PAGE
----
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Feminist Theory

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Stacey Hoffe

on 7 February 2013

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Transcript of Feminist Theory

1. Assumptions About People & the Environment Key Theoretical Concepts Definition of Feminist Theory: "Women-centered approach that strives to understand particular experiences of
oppression in relationships and the
broader society"
(Hick, p.61). 2. How the Theory Explains Human Behavior and Person in Environment Interaction Application to practice Deconstructing women's stories

Learning to externalize the problem

Empowering women

Do not focus only on symptoms By Jennika Anstey, Jessica Taylor & Stacey Hoffe Feminist Theory “The underlying assumption of this approach is that since social categories (like gender) shape the way we understand and interact with others, particular approaches need to be developed to address the unique needs of women.” (Hicks, p.61) -Patriarchy -Power imbalance -Unequal rights There is a hierarchy of sexes which has placed women in a subordinate position, struggling to attain equal rights. Oppression over the years has created inequality and specific roles for women. -Domestic Duties
-Child Rearing
-Do not possess "hands on" skills
-Do not have technical skills
-Nurturance
-Double Shift
-Emotionally Expressive Gender Roles Can you think of some stereotypical gender roles (of men and women) evident in society? Women Men - More obsessed with sex
-Overwhelmed by women's expressions of emotion
-Less involved with child rearing
-Express more anger
-Breadwinner
-Head of household These points illustrate how feminist theory is a strengths based perspective.... Underlying Assumptions of Strengths Perspective 1. Everyone has internal strength and abilities
2. People have a capacity for growth and change
3. Life traumas can serve as a source of growth
4. People are experts on their own lives
5. Problems do not reside within the person Comparing and Contrasting
Theories to Feminist Theory Compare Contrast Structural Theory Modernist Theory - Both focus on the structural implications
of personal problems

-Both incorporate class, race, age, gender,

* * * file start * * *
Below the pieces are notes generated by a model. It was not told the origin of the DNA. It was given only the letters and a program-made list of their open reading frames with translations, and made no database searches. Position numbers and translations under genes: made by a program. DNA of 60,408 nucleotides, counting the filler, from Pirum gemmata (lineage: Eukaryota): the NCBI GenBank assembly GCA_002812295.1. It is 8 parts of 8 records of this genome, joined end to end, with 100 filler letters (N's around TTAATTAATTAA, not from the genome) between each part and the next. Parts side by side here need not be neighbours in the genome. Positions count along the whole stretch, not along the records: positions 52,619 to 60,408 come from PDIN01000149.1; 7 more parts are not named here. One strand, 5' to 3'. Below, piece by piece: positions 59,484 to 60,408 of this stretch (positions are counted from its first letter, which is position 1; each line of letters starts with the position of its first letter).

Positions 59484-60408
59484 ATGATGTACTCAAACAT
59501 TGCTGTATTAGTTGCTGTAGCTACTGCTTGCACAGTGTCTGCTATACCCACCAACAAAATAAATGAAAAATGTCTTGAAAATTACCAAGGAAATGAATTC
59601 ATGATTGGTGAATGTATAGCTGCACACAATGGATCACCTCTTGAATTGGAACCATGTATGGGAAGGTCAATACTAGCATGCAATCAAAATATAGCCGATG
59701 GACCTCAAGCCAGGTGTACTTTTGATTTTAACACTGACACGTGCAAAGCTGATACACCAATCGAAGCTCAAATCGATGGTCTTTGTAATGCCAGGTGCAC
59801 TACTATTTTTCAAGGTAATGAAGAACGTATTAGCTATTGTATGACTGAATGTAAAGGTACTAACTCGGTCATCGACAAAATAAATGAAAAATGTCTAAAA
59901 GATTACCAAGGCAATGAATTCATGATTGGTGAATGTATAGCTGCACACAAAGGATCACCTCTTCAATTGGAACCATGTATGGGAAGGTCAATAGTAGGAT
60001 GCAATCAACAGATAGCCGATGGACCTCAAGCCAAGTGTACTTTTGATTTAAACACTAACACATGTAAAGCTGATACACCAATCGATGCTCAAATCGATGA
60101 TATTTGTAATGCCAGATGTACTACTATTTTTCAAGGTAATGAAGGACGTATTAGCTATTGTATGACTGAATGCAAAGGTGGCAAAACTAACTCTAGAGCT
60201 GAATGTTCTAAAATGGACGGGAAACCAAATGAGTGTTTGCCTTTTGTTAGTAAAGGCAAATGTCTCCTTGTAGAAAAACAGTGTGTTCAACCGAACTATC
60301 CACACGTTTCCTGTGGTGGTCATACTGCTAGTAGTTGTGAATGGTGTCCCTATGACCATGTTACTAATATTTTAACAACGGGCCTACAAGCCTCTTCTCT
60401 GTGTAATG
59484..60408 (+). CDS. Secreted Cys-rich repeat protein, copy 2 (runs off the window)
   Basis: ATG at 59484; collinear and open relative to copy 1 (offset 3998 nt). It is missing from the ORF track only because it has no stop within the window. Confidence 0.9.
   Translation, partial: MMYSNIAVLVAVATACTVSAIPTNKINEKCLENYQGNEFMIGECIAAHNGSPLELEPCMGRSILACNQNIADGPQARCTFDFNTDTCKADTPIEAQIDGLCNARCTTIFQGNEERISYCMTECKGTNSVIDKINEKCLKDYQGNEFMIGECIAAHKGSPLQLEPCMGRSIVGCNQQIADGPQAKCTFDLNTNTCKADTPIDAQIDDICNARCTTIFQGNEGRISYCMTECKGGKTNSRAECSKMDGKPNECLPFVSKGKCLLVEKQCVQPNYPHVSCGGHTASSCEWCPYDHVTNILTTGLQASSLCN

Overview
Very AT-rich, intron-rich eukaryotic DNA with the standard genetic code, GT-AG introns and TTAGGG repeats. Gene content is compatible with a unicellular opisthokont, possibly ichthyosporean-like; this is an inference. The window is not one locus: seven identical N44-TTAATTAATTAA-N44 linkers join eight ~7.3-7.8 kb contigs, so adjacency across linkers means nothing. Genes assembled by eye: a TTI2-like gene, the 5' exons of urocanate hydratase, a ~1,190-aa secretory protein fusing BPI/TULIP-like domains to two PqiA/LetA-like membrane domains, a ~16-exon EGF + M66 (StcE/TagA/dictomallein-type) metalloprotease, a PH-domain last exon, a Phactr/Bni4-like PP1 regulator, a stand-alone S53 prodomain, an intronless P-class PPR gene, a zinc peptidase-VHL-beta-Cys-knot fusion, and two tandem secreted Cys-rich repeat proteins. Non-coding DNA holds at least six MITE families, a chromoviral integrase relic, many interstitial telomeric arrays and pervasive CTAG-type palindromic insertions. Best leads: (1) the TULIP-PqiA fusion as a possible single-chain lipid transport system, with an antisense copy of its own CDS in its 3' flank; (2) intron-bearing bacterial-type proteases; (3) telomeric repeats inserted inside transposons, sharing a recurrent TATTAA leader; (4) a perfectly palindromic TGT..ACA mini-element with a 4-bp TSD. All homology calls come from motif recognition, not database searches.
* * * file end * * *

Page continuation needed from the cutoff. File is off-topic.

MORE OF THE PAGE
ability and sexuality

-Both do not blame individual for
personal problems -Focuses on individual "deficits"

-It is not strengths based, it is
disempowering

-Does not acknowledge the
influence of structural forces Critical Thinking Questioning Assumptions Seeking Objectivity Do men and women actually have unequal rights?

Does a power imbalance always exist?

Are men and women biologically and psychologically equal? Exploring Alternatives Looking at different perspectives and acknowledging other theories (i.e. modernist theory). Considering Social and Cultural Contexts Women's roles differ between cultures (i.e. Aboriginal women versus White women). This proves that gender roles are socially constructed. Subjecting the assumptions to scientific scrutiny. For instance, testing to determine whether or not women are inferior to men biologically and/or psychologically. Distinguishing Between Facts and Values Causality and Generalizing References American Psychological Association. (2006). Think Again: Men and Women Share Cognitive Skills.
Retrieved from http://www.apa.org/research/action/share.aspx.

Baines, D. (2011). Doing Anti-oppressive Practice: Social Justice Social Work (2nd ed.). Halifax
& Winnipeg, Canada: Fernwood Publishing.

Bertolino, B. (2010). Strengths-based Engagement and Practice. Boston: Pearson.

Carniol, B. (2010). Case Critical: Social Services and Social Justice in Canada (6th ed.).
Toronto,Canada: Between the Lines.

Cummins, L. (2012). Social Work Skills for Beginning Direct Practice (3rd ed.). United States of
America: Pearson.

Fook, J. (2012). Social Work: A Critical Approach to Practice (2nd ed.). London, England: SAGE
Publishing.

Hick, Steven (2010). Social Work in Canada: An Introduction, Third Edition, Toronto:Thompson
Educational Publishers.

Marsiglia, F., & Kulis, S. (2009). Diversity, Oppression, and Change. Chicago, Illnois: Lyceum Books
Inc.

Walsh, J. (2010). Theories for Direct Social Work Practice (2nd ed.). United States of America:
Marcus Boggs. "Critical thinking can be defined as thinking that is purposeful, reasonable, goal-directed and evaluative of its outcomes" (Walsh, p.9). "A practitioner must have confidence in his or her theories because hard facts are difficult to come by in social work practice" (Walsh, p.9). "Cautiousness when inferring causality or making generalizations" (Walsh, p.10).
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